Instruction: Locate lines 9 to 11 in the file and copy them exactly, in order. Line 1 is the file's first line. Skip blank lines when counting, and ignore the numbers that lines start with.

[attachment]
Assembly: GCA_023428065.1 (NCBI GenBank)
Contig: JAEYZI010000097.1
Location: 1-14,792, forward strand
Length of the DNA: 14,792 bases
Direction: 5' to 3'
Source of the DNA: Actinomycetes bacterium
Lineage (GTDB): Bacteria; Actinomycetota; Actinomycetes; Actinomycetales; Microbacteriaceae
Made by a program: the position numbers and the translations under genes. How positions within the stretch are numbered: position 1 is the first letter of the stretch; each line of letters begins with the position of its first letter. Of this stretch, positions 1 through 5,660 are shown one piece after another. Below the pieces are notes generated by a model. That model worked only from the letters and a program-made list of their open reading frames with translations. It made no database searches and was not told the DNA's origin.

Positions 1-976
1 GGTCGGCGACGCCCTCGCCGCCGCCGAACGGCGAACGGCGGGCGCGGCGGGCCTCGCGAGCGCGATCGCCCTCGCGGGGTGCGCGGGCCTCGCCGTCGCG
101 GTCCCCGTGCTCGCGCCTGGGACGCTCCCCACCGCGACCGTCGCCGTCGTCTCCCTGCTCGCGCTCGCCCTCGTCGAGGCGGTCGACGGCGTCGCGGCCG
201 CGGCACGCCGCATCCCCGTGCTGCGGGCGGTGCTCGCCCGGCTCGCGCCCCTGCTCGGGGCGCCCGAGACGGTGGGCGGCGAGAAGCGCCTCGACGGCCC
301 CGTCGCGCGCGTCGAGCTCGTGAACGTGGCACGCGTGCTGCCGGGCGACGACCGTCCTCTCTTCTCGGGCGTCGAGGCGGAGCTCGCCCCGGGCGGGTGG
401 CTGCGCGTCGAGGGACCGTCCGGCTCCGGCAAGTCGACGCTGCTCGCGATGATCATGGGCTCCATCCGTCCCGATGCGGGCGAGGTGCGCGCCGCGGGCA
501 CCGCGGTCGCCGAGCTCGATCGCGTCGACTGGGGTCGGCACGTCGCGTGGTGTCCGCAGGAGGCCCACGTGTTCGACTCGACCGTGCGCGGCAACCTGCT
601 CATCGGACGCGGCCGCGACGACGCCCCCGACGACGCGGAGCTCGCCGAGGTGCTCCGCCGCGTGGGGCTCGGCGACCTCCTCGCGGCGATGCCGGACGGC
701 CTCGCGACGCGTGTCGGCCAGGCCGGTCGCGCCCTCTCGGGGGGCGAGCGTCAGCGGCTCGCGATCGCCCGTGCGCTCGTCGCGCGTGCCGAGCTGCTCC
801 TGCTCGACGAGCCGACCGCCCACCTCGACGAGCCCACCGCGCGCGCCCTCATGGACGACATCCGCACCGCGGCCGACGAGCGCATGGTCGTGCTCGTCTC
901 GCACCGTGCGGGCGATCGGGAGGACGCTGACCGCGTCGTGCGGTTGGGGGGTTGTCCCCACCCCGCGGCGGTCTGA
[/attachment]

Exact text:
Positions 1-976
1 GGTCGGCGACGCCCTCGCCGCCGCCGAACGGCGAACGGCGGGCGCGGCGGGCCTCGCGAGCGCGATCGCCCTCGCGGGGTGCGCGGGCCTCGCCGTCGCG
101 GTCCCCGTGCTCGCGCCTGGGACGCTCCCCACCGCGACCGTCGCCGTCGTCTCCCTGCTCGCGCTCGCCCTCGTCGAGGCGGTCGACGGCGTCGCGGCCG